Expand full comment
author

Oh god, not this MMT shit again.

Expand full comment

Maybe this is just the other side of the same coin, but doesn't monetary policy control interest rates?

It seems to me that the high interest rates of the '80s were caused by Paul Volker, not by government borrowing.

Now, you can argue (and I think you basically *are* arguing) that stimulative fiscal policy (i.e. deficits) in an economy that is already at its productive capacity will lead to inflation, and then monetary authorities will raise interest rates to combat inflation, so deficits can induce higher interest rates through that channel.

But the "crowding out" shortcut never made sense to me.

Expand full comment
author
Apr 3·edited Apr 3Author

The way I think about it is that monetary policy determines whether crowd-out leads to high interest rates or high inflation, but it has to produce one or the other. If Volcker hadn't raised rates so much in the early '80s, there would have been lower rates (obviously) but inflation would have been higher. And voters will feel pain either way.

Expand full comment

I fear that there is an underlying shift in attitude that makes it near impossible for either party to really care as long as they feel that any benefits accrue to the other party.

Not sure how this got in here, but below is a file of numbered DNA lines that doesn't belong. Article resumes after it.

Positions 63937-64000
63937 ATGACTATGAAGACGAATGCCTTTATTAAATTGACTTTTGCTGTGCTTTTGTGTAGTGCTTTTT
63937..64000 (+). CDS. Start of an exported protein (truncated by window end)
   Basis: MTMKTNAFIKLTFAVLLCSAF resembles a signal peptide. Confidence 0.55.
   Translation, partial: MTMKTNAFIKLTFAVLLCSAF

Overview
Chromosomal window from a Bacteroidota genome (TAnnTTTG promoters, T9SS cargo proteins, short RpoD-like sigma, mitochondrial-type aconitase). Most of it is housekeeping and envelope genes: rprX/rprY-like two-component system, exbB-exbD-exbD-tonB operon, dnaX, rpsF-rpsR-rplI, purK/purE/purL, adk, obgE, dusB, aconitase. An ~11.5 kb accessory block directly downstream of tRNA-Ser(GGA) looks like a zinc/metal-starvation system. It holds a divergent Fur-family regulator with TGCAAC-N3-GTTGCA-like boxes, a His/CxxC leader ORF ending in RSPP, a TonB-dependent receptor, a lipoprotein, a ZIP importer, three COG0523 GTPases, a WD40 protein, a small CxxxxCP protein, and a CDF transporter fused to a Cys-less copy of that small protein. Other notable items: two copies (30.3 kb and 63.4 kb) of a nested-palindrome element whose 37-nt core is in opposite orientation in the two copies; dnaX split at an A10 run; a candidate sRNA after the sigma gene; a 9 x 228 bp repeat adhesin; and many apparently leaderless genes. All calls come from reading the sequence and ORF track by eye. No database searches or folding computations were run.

Currently, I think both parties fear that any reduction in the deficit will just be used by the other party when they gain control.

Expand full comment

I agree with most of Josh's case here. What I would be interested in hearing is how Democrats can make this a favorable issue for them? The people in my personal life that complain about the debt are essentially all Republicans. They are like Republican politicians though in the sense that they complain about the debt but think that budgets should always be balanced on the back of spending - if anything, they think taxes should be lower. My larger point is I don't see how making the debt more salient isn't just going to advantage Republicans. Neither party has been particularly fiscally responsible in my lifetime (I turn 40 in August) but I would argue the Dems have been less crazy. That being said, the debt obsessed voters seem to be very right leaning. How do Dems begin to change that?

Expand full comment